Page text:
The base of the housing 10 at the open face 11 is shaped to define three screw receptacles 34, 34A and 35 so that the flat open face can be screw fastened onto a suitable mounting component of the vehicle or other element to which it is attached. Thus the end face butts against a suitable surface on the vehicle. The potting compound 17 fills the housing within all sections with the exception of the area 23 up to the plane of the end face 11. The housing at the end face also includes a gland 36 through which the cable passes so as to be held in place at the edge of the housing just inside the end face 11 with the cable being maintained in position by the potting compound within which the end of the cable and the connectors 30 are buried.

The plate portion forming the disc and also the housing 10 forming the receptacle are both molded from a suitable plastics material and contain no metallic shielding elements for shielding the electrical components from electromagnetic radiation surrounding the housing.

The manufacture of the device can be effected easily and cheaply due to the fact that the components are firstly mounted on the exposed mounting portion defined by the disc so that all components are accessible for testing after the mounting is complete. The components on the mounting portion can then be inserted into the receptacle portion as a simple sliding fit all in one piece including the cable and the manufacture finished by application of the potting compound in conventional manner.

Turning now to the operating components shown in FIG. 1, the components include the antenna 13, the transceiver 14 and the cable 16. The further electrical components which are defined and mounted on the PCB 29 comprise a power supply 50, a digital processing section and control unit defined by a processor 51 and an analogue section defined by an amplifier 52 and the comparator 53.

In general the device operates by the transceiver generating the required microwave wave form which is transmitted to the antenna 13 and the Doppler shifted signal is received by the transceiver through the antenna. Within the transceiver is provided the Schottky diode which generates on the conductor 55 a wave form having a frequency dependant upon the Doppler shift. The signal on the conductor 55 is amplified in the amplifier 52 and submitted to the comparator 53 which compares the amplitude of the signal with a threshold in the comparator 53. Only if the signals exceed the threshold they are transmitted by the comparator on a conductor 57 to the processor 51 for digital processing.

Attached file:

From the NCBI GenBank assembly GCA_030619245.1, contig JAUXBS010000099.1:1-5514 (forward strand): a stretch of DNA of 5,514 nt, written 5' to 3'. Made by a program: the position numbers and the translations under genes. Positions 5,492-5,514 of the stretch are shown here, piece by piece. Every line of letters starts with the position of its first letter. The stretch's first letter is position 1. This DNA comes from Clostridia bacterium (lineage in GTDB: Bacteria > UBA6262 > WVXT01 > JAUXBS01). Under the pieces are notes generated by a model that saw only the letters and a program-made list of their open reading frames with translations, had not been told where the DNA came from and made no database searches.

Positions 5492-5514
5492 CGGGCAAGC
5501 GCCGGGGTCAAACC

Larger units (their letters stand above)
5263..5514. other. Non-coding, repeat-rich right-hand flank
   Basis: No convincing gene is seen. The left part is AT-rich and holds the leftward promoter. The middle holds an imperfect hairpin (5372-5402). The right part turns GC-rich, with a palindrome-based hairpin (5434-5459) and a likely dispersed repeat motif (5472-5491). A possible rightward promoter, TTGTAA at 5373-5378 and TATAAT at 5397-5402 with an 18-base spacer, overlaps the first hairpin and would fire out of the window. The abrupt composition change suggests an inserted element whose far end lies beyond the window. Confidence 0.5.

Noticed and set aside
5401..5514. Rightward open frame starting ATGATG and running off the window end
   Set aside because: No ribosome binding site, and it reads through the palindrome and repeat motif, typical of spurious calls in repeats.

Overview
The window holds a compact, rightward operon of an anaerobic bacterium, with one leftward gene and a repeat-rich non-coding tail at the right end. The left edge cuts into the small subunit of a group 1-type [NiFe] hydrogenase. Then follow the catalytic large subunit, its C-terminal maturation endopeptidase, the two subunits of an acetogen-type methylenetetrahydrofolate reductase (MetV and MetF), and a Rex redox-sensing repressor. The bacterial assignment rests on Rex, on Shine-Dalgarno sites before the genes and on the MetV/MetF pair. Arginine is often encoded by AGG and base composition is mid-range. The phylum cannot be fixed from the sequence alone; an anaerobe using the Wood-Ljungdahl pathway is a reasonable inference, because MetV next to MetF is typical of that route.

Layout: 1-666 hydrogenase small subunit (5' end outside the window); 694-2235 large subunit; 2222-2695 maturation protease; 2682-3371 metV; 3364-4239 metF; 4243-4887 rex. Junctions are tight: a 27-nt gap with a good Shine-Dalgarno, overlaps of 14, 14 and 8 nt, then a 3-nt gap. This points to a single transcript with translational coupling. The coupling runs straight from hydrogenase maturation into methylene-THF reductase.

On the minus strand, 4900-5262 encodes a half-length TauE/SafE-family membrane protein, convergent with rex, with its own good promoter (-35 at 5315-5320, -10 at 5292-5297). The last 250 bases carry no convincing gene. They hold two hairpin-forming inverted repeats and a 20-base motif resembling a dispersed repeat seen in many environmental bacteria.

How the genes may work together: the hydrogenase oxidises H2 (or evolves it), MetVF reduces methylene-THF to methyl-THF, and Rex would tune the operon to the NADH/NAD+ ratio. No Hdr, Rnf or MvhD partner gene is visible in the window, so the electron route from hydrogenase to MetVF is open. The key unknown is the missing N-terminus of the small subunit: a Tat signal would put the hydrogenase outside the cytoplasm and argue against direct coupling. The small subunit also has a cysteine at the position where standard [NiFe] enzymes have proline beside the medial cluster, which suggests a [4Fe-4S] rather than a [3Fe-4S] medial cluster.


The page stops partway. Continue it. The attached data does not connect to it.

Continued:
The processor is programmed to receive the signals from the conductor 57 to filter the signals and to provide an output on the signal line 60 providing a required output to the main controller of the vehicle which is arranged to calculate a vehicle velocity detected by the radar transducer. Thus different vehicle controllers manufactured by different customers have different requirements for the signal to be transmitted. Basically the signal to be transmitted is a wave form at a predetermined frequency with the frequency dependant upon the velocity detected and determined by the processor.

However the frequency may be offset by a predetermined additional frequency. That is, where the velocity is zero, the signal transmitted on the line 60 is at the predetermined frequency. Then as the velocity increases, the signal frequency increases from the predetermined frequency with a predetermined scaling factor. Thus the processor can be arranged to select both the scaling factor and the offset value for the frequency supplied on the signal line 60. Thus, after calculating the actual velocity from the signal on the line 57, the processor can vary the frequency applied to the signal line 60 in accordance with a pre-selected program in the processor 51.

A further factor which can be varied at the signal line 60 is the polarity of the signals applied on the line 60. Thus again different vehicle processors require signals of a different polarity and the program in the processor can be modified to change the polarity as required.